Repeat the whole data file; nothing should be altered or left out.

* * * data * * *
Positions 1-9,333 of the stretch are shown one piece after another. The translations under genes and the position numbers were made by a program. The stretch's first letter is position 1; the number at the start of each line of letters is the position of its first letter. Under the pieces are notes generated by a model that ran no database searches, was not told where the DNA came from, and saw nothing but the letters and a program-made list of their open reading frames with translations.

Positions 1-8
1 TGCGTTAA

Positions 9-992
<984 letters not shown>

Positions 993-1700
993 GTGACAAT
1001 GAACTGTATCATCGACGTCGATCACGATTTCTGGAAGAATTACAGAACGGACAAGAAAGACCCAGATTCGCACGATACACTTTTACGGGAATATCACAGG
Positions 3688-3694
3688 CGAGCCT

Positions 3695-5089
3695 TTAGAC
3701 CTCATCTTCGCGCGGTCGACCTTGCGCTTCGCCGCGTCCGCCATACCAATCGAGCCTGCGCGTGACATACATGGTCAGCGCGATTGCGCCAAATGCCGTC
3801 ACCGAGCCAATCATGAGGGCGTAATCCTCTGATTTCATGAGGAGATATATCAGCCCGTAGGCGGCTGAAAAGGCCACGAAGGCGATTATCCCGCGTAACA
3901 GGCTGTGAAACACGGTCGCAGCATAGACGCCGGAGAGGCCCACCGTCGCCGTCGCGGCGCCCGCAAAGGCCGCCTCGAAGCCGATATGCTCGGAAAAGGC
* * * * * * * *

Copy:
Positions 1-9,333 of the stretch are shown one piece after another. The translations under genes and the position numbers were made by a program. The stretch's first letter is position 1; the number at the start of each line of letters is the position of its first letter. Under the pieces are notes generated by a model that ran no database searches, was not told where the DNA came from, and saw nothing but the letters and a program-made list of their open reading frames with translations.

Positions 1-8
1 TGCGTTAA

Positions 9-992
<984 letters not shown>

Positions 993-1700
993 GTGACAAT
1001 GAACTGTATCATCGACGTCGATCACGATTTCTGGAAGAATTACAGAACGGACAAGAAAGACCCAGATTCGCACGATACACTTTTACGGGAATATCACAGG
Positions 3688-3694
3688 CGAGCCT

Positions 3695-5089
3695 TTAGAC
3701 CTCATCTTCGCGCGGTCGACCTTGCGCTTCGCCGCGTCCGCCATACCAATCGAGCCTGCGCGTGACATACATGGTCAGCGCGATTGCGCCAAATGCCGTC
3801 ACCGAGCCAATCATGAGGGCGTAATCCTCTGATTTCATGAGGAGATATATCAGCCCGTAGGCGGCTGAAAAGGCCACGAAGGCGATTATCCCGCGTAACA
3901 GGCTGTGAAACACGGTCGCAGCATAGACGCCGGAGAGGCCCACCGTCGCCGTCGCGGCGCCCGCAAAGGCCGCCTCGAAGCCGATATGCTCGGAAAAGGC